6 conversations about money you need to have with your partner
Ready to secure your happily ever after? Having these six money-related conversations will help you do just that.
Arguing with your partner every now and then is a given. But while the odd row over who left the butter out this time can be easily swept under the carpet, some conversations are clearly more important, with money being one of them - and no, we don’t just mean the time old debate about going dutch on the first date!
Finances aren’t necessarily fun at the best of times. And fighting over them certainly isn’t any more enjoyable. So, to make sure you’re on the same financial page as your other half, we’ve come up with six money-related conversations you should have at various stages.
1. Financial values
A person’s financial values can come in many forms, and they can also play a big part in the health of your relationship if you are or aren’t compatible. When we say values, we mean things like:
Are they a saver or a millionaire payday spender?
Do they donate to charity if and when they can?
Do they enjoy the finer, more expensive things in life?
Can they be frivolous and/or wasteful with their money?
It might not seem like it in the early stages while everything’s new, exciting and in the honeymoon period, but having completely different financial values to your partner can cause a wedge as time goes by.
Picture this, for example. You’ve been together several months. You’ve floated the idea of booking your first summer getaway. So, you start stashing away some of your salary each month to book something nice. Your partner, on the other hand, continues splashing their cash willy-nilly and doesn’t save a dime. As a result, you don’t end up going. Grounds for a couple’s tiff, right?
2. The C word
Now it’s definitely not first date material, but the C word - credit - is one that certainly needs bringing up when things start getting serious.
We’re by no means suggesting it should be a deal breaker if your partner has a less-than-perfect credit history, of course, but the knock-on effect it could have on things like taking out a mortgage or joint loan, for example, is one that should be considered. And, the sooner it’s discussed, the sooner you can start putting steps in place to improve your joint position.
3. Moving in
Living with your other half is an exciting stage in any relationship. But, alongside the excitement comes several big tests.
Yes, that includes who’s turn it is to do the dishes and put the groceries away, but it also raises lots of financial questions and considerations too, like:
How will you split and pay the bills? Will you cut it down the middle? Or will the split be reflective of your incomes?
Will you set up a joint account for emergency savings? And if so, how much will you vouch to put in each month?
After you’ve set money aside for bills and savings, are you both free to spend your remaining money as you please?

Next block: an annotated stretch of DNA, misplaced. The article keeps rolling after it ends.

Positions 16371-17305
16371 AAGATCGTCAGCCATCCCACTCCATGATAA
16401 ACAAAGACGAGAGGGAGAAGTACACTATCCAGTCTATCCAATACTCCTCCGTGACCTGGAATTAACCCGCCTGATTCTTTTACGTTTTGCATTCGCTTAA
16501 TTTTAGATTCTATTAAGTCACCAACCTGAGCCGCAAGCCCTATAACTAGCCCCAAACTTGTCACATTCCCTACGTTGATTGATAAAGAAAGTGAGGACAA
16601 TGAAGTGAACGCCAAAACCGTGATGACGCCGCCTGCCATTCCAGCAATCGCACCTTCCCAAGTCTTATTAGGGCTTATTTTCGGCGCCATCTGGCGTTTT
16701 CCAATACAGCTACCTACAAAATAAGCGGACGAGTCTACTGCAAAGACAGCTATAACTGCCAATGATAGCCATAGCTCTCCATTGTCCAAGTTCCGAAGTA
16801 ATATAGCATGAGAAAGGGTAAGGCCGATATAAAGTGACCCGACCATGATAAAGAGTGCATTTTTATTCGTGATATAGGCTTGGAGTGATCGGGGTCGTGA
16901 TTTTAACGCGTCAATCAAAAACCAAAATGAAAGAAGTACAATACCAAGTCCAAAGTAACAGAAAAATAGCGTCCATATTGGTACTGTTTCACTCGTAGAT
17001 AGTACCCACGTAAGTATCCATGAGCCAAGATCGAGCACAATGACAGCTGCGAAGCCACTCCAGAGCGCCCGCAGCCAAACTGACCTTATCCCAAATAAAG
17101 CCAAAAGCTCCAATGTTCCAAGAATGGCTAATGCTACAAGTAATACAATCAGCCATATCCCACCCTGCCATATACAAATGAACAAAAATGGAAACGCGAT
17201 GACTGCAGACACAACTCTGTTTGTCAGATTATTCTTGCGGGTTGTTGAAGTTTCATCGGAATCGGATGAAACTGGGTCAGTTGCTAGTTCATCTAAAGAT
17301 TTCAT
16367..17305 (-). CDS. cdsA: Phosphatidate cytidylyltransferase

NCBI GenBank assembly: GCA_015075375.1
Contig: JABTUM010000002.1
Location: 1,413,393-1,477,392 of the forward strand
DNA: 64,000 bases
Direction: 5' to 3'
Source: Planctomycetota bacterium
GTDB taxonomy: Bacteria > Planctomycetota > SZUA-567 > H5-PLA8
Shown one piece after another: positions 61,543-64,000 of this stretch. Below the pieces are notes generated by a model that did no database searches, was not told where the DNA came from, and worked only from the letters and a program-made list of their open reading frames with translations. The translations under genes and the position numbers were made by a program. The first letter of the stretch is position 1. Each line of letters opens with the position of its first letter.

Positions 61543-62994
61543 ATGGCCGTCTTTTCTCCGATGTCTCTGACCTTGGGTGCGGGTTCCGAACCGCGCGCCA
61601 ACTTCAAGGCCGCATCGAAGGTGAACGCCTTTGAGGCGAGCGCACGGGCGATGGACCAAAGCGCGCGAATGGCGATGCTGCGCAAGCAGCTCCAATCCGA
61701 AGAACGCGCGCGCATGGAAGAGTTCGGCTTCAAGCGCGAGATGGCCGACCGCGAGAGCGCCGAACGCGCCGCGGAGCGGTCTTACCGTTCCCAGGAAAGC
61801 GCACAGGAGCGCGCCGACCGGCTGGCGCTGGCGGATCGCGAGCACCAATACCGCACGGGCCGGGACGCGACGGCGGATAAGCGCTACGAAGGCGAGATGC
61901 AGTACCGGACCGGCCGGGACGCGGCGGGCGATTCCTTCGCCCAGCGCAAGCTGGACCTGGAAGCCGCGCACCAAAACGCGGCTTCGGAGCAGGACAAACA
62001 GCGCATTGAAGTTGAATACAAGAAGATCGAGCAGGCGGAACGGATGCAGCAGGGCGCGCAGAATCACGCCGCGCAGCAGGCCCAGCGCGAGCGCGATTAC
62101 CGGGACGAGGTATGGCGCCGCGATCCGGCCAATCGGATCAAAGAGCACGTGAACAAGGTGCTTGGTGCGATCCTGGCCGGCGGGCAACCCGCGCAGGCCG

If things don’t work out and you break up, how will you divide any shared belongings? And will you split any savings accumulated 50/50?
4. Tying the knot
Getting married is a lifelong commitment to one another, and can take money conversations from the here and now and transform them into talks about what will happen in 5, 10 or 15 years down the line.
One simple question can change your chats from “shall we start saving for a new dishwasher?”, to “how many children do you want?”, “how much do you want to save for retirement?”, and “do you have life insurance?”, so it’s important you’re both prepared for and understand how your finances can impact the other, and that you both have the same bigger picture in mind.
5. Starting a family
Once you have children, they become the centre of everything - and that’s no different for your finances. Now we’re not saying you need to go into panic mode and start mapping out the child’s 16-year roadmap as soon as you get your positive result, but there are several key conversations you and your partner need to have throughout the pregnancy and upbringing, like:
Do you need to start setting money aside for essentials like food and nappies?
Can you afford childcare? Or will one of you become a stay at home parent?
Are you comfortable bringing a child up in your current neighbourhood?
Will the child go to a public school? Or do you need to start saving for private education?
6. Writing a will
It’s not a thought any of us like casting our mind to but, inevitably, one day we’ll no longer be around. To make sure your partner and children (if you have any) get the money, property and possessions you want them to, it’s important to have a will in place - if you don’t, the law will decide who gets what.
It’s also worth noting that if you and your partner aren’t married, they aren’t legally entitled to anything, making the presence of a will increasingly important.
When the time comes to draw up your will, it might be a good idea to have a chat with your other half to ensure you’re both singing from the same hymn sheet, and are prepared for what’s to come should the unthinkable happen.
Disclaimer: All information and links are correct at the time of publishing.